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Federal government working 'as fast as it can' to transfer new land to Attawapiskat

The chief of Attawapiskat estimates his community needs more than 100 new homes to alleviate overcrowding by 2021. But before building can start, the federal government has to approve an application that would give the First Nation more land.

Attawapiskat offered 1,194 additional hectares of new land on higher ground

Some homes in Attawapiskat house more than a dozen people, Chief Bruce Shisheesh said. (Nathan Denette/Canadian Press)

The chief of Attawapiskat estimates his community needs more than 100 new homes to alleviate overcrowding by 2021. But before building can start, the federal government has to approve an application that would give the First Nation more land. 

"We are over 2,000 people living on less than one square mile of land that gets flooded now almost every year," Chief Bruce Shisheesh said.

The Ontario government has offered the James Bay reserve approximately 1,194 additional hectares on higher ground. 

The First Nation has indicated this land would meet its needs and has asked the province to work on transferring the lands to the federal government, after which Canada would transfer the lands to the community through its Additions To Reserve process.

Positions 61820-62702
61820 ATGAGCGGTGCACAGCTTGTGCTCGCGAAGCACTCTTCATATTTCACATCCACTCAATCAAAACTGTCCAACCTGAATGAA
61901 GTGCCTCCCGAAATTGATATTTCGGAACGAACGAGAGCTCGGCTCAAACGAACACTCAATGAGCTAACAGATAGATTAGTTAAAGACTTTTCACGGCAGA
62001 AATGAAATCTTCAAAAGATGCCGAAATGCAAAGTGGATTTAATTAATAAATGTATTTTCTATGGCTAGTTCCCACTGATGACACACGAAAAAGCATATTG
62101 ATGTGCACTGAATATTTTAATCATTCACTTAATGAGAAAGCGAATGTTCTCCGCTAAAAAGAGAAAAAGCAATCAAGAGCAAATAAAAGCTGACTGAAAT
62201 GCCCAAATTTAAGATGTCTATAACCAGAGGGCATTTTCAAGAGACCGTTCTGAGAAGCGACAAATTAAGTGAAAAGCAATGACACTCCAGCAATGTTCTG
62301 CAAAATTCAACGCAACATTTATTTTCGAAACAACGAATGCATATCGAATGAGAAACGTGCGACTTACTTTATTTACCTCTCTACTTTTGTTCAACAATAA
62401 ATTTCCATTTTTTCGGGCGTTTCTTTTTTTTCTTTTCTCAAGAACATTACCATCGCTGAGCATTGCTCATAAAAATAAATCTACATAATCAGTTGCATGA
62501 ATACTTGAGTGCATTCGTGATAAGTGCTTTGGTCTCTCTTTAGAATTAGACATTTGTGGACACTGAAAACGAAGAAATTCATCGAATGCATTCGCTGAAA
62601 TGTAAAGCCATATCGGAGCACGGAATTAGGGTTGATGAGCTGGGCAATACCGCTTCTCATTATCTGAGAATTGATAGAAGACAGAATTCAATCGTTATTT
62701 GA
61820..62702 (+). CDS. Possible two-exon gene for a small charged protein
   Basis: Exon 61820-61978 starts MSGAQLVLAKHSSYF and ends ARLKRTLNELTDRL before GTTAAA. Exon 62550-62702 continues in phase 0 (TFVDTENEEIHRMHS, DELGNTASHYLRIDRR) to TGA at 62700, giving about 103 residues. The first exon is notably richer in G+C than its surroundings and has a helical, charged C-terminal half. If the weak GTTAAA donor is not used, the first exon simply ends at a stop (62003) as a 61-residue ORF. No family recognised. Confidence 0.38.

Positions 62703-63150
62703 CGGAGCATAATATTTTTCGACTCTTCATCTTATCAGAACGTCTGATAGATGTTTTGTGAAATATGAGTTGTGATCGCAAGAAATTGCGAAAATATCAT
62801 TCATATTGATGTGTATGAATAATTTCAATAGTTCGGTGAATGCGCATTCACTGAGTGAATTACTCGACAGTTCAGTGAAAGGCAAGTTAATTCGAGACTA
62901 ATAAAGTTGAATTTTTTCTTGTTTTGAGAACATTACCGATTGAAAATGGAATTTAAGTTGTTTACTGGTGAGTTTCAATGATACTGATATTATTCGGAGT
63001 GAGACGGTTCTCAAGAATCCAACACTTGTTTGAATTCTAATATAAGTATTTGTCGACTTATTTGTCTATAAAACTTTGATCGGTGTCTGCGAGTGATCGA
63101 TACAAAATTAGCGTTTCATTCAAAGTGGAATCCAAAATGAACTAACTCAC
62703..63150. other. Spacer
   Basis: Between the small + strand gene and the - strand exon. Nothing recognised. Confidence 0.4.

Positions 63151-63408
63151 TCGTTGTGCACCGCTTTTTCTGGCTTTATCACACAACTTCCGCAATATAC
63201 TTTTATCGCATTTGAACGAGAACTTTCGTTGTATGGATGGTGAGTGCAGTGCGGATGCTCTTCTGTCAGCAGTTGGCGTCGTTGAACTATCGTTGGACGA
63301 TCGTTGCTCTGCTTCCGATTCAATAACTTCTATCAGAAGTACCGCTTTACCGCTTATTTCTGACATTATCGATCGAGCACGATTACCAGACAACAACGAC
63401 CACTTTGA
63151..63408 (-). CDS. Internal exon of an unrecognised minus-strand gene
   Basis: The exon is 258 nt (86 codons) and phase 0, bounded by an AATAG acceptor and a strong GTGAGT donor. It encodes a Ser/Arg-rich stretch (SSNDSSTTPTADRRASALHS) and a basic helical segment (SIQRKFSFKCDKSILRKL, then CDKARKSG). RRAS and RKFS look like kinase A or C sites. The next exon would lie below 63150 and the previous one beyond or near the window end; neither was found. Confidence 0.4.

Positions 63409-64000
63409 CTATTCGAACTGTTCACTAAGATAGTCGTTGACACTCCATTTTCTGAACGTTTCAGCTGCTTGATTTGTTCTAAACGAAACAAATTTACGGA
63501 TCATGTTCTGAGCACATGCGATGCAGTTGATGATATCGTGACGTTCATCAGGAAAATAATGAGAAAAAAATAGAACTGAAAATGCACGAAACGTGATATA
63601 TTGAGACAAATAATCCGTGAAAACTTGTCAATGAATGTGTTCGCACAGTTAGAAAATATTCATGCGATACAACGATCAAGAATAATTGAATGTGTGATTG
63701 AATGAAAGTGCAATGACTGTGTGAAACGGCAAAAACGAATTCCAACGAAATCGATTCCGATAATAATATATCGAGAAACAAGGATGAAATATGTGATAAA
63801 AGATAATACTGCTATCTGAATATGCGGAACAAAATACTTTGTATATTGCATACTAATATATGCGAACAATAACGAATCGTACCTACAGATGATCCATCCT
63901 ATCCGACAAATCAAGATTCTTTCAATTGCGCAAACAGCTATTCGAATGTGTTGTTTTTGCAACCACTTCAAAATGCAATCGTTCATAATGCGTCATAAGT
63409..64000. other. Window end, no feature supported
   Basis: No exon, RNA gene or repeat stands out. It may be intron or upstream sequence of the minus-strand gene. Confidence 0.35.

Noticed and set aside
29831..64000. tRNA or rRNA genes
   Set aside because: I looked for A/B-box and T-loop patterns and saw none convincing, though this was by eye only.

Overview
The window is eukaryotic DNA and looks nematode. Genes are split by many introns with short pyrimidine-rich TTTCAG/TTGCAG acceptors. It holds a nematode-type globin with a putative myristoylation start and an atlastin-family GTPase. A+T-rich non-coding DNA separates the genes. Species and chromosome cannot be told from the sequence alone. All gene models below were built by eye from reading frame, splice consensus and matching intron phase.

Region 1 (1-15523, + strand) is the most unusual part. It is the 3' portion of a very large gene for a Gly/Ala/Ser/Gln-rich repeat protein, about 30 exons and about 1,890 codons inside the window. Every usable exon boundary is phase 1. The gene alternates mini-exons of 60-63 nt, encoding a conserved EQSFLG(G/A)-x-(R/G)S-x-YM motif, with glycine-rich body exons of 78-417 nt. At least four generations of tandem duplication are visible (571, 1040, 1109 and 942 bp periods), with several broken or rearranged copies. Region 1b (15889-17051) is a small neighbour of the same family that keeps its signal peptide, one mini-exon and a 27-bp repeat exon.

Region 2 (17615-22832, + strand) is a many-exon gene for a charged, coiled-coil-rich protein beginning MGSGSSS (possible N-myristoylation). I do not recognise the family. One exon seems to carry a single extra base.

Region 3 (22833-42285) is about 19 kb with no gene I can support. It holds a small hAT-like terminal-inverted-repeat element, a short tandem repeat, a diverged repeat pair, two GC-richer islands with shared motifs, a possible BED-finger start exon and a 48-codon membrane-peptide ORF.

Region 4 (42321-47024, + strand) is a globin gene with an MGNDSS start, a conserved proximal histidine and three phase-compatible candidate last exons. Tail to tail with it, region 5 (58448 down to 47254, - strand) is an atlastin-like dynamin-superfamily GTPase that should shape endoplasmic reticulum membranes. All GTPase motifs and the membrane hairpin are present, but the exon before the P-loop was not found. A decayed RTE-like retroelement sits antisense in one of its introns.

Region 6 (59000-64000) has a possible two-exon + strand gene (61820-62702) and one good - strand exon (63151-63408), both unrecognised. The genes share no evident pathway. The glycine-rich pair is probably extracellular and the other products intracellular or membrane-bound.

Chief Bruce Shisheesh, left, Minister of Indigenous and Northern Affairs Carolyn Bennett, centre, and Timmins-James Bay MP Charlie Angus, right, met in Attawapiskat in April after the community declared a state of emergency over a rash of suicide attempts, which have been partly blamed on overcrowding. (Nathan Denette/Canadian Press)

But that could take a while to complete.

"The lengthy process for Additions to Reserves has been a real irritant for a lot of First Nations because that could be their economic development," Minister of Indigenous and Northern Affairs Carolyn Bennett said.

Prioritizing land transfer a sign of 'respect and recognition'

"We are taking this very seriously," Bennett continued.

"People shouldn't have to wait a decade in order to be able to move their communities forward."

Bennett said the federal government is working as fast as it can to approve the application, which is encouraging news for Shisheesh. 

"Finally, we talk about process, respect and recognition," he said. 

Shisheesh said there are people in his community who are currently living in houses with more than a dozen people.

With files from the CBC's Susana Mas